Carbohydrates are the most abundant class of organic compounds on Earth and are found in all main macromolecular building blocks of life, including nucleic acids, proteins and lipids. Glycomaterials are carbohydrate-based polymeric materials with diverse biological functions including biochemical signaling, structural support, and water retention. Because of their complex molecular structures, glycomaterials are more difficult to design, create, and characterize than other biopolymers. There are no widely available methods for their large-scale synthesis and rapid characterization. These scientific and technological challenges hinder our understanding of these ubiquitous materials, vitally important to advancing sustainable materials, renewable energy technologies, and human health. Anchored at Virginia Tech and the University of Georgia, GlycoMIP, an NSF Materials Innovation Platform, accelerates discovery in glycomaterials science and technology through a unique national user facility and leading-edge in-house research and advances the implementation of the Materials Genome Initiative paradigm shift in materials development. The GlycoMIP user facility supports researchers from academia, industry, and government research institutions through access to state-of-the-art equipment, world-class services, and technical data for the synthesis, characterization, and modeling of bioinspired glycomaterials at the molecular, supramolecular, and macroscopic (bulk property) levels. Strengthened by world-leading expertise at Brandeis University, Rensselaer Polytechnic Institute, and the University of North Carolina, the in-house research of GlycoMIP employs efficient convergence of physical sciences, engineering, computation, and life sciences to achieve scientific and technological breakthroughs in scalable synthesis, high-throughput characterization, and mesoscale modeling of glycomaterials. GlycoMIP is a nationwide collaboratory, where members of the glycomaterials community share tools, samples, data, software, and know-how for the collective advancement of glycomaterials science and technology. GlycoMIP offers short courses, hands-on training courses, and tutorials on glycomaterials science and technology topics to users and potential users and trains the next generation of glycomaterials researchers in accelerated materials development.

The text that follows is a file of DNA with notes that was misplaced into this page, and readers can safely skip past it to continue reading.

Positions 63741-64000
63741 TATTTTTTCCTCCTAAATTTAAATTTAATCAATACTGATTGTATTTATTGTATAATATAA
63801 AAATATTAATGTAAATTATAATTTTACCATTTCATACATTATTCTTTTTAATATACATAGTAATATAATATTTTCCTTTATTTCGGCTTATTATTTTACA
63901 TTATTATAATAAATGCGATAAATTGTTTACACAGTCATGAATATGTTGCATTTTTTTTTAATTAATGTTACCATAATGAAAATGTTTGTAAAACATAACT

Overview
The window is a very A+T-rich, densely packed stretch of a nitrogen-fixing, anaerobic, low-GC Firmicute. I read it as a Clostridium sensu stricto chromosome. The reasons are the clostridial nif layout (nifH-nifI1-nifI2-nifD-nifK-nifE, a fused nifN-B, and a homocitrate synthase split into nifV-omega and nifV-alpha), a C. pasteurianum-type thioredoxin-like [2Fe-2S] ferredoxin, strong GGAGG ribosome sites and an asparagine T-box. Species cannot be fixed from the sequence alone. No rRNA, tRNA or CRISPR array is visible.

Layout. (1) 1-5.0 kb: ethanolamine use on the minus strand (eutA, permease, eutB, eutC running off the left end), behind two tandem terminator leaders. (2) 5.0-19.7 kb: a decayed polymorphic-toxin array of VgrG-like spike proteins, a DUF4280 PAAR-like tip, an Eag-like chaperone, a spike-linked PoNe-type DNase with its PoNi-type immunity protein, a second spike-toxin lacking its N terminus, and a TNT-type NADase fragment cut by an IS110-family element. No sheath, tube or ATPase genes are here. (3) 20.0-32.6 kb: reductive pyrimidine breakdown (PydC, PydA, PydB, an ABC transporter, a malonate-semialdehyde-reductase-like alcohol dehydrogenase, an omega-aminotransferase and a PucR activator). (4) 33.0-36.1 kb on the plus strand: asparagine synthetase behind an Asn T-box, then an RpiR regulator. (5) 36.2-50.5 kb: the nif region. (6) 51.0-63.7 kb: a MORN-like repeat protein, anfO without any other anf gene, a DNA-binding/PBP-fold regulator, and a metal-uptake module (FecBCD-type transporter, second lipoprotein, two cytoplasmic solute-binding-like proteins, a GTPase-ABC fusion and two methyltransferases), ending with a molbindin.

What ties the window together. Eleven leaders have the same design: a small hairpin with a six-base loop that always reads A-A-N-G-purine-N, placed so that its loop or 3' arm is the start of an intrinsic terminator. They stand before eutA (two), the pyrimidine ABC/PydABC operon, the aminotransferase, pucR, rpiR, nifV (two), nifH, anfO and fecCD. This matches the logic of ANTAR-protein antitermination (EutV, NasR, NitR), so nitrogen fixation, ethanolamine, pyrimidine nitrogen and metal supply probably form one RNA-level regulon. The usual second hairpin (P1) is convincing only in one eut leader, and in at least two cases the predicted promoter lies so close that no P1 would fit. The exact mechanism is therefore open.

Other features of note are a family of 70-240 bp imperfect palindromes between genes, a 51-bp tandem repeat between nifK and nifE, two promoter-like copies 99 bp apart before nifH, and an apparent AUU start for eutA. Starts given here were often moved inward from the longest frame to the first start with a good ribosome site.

Technical Abstract

Open to external researchers from across the nation, the GlycoMIP user facility at Virginia Tech and the University of Georgia provides access to unique experimental and computational tools for glycomaterials synthesis, characterization, and modeling and facilitates Materials Genome Initiative approaches to materials research and development. These include automated glycan synthesizers for de novo glycan synthesis, a mass spectrometry (MS) imaging system for in-situ glycan analysis, high-resolution, multi-stage MS systems for in-depth glycan structural analysis, surface plasmon resonance imaging and biolayer interferometry systems for high-throughput quantitation of binding events, two vibrational optical activity spectrometers for analysis of solution-state conformations, and a rheometer for the characterization of glycan-based solutions and gels. The facility also offers users multiple open-access databases and online services to facilitate automation of MS and nuclear magnetic resonance spectral assignments, provide access to molecular modeling, and enable optimization of automated glycan synthesis. The in-house research of GlycoMIP addresses the grand challenge of rational molecular design of glycomaterials with predefined solution- and gel-state properties, focusing specifically on accelerated development of glycomaterials with predicted binding, conformational, or self-assembly behaviors through computer-guided design of primary structure and molecular architecture.

This Materials Innovation Platform award is jointly funded by the Division of Materials Research (DMR) and Division of Molecular and Cellular Biosciences (MCB).

This award reflects NSF's statutory mission and has been deemed worthy of support through evaluation using the Foundation's intellectual merit and broader impacts review criteria.

National Science Foundation (NSF)
Division of Materials Research (DMR)
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Z. Ying
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